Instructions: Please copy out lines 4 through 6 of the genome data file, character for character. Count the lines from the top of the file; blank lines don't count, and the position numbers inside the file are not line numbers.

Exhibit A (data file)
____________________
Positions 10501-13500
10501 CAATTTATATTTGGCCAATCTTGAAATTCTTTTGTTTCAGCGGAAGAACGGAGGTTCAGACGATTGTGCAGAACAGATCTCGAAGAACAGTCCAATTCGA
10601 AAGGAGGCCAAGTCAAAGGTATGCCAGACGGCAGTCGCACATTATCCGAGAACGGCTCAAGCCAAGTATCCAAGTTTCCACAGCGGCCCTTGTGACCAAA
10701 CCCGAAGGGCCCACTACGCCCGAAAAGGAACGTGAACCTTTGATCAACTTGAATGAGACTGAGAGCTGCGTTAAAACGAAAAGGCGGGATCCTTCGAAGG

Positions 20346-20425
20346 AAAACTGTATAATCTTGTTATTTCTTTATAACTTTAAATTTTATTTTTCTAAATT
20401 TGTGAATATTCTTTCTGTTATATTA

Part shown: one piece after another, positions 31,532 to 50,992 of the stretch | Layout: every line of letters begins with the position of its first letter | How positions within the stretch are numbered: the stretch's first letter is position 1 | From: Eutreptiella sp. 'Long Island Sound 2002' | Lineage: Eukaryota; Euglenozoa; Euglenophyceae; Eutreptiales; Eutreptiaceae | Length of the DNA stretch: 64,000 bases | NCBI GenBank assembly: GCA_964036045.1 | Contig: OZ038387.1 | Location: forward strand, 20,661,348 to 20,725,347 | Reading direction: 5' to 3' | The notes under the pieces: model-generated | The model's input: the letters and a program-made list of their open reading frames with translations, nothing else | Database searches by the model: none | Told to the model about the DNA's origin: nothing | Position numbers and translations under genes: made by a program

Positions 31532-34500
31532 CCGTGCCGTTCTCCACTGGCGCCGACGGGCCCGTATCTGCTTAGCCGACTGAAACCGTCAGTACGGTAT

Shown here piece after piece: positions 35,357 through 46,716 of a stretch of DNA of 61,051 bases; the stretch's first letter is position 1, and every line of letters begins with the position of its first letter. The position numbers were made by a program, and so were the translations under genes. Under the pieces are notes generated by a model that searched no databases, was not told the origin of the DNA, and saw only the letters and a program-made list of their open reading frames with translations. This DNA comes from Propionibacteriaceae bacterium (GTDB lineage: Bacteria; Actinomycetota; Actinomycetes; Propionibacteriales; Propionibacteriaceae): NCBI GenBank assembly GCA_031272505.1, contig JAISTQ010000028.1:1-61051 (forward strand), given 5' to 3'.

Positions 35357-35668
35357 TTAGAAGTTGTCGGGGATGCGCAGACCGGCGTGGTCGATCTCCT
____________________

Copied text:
10701 CCCGAAGGGCCCACTACGCCCGAAAAGGAACGTGAACCTTTGATCAACTTGAATGAGACTGAGAGCTGCGTTAAAACGAAAAGGCGGGATCCTTCGAAGG

Positions 20346-20425
20346 AAAACTGTATAATCTTGTTATTTCTTTATAACTTTAAATTTTATTTTTCTAAATT